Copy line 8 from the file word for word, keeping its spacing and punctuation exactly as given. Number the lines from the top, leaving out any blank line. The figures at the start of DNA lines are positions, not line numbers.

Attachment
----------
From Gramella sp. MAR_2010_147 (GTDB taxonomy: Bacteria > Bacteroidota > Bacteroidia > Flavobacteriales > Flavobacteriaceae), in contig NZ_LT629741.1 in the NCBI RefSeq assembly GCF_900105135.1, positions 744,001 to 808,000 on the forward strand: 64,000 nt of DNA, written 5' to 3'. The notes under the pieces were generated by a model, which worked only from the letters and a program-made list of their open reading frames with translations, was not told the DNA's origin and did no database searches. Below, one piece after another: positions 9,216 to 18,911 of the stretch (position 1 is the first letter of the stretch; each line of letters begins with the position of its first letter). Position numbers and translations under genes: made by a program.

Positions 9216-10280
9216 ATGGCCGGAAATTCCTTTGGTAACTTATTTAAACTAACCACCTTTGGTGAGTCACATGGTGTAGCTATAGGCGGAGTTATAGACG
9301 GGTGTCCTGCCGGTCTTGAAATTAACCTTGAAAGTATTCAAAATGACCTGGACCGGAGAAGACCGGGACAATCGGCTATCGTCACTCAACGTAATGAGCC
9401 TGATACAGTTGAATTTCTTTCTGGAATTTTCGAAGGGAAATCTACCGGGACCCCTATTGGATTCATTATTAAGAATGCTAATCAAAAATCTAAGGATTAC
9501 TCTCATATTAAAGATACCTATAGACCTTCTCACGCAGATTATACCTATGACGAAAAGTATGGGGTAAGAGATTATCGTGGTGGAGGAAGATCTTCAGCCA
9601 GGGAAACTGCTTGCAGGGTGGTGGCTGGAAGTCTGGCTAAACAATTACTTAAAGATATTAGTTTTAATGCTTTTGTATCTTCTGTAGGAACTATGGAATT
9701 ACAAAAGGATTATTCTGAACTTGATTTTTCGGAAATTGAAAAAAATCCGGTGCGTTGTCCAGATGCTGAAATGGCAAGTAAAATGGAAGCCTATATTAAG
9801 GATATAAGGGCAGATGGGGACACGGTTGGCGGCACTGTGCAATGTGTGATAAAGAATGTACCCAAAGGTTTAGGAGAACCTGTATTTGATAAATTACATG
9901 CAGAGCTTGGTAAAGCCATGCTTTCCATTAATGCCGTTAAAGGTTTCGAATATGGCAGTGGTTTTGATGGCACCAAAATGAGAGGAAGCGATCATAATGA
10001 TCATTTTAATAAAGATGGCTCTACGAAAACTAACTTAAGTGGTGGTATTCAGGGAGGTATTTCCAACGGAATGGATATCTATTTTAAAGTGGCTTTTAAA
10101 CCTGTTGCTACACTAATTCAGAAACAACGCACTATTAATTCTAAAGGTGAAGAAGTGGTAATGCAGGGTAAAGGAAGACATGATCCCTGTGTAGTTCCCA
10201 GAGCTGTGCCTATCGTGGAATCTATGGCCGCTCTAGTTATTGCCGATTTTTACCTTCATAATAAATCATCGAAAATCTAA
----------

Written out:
9701 ACAAAAGGATTATTCTGAACTTGATTTTTCGGAAATTGAAAAAAATCCGGTGCGTTGTCCAGATGCTGAAATGGCAAGTAAAATGGAAGCCTATATTAAG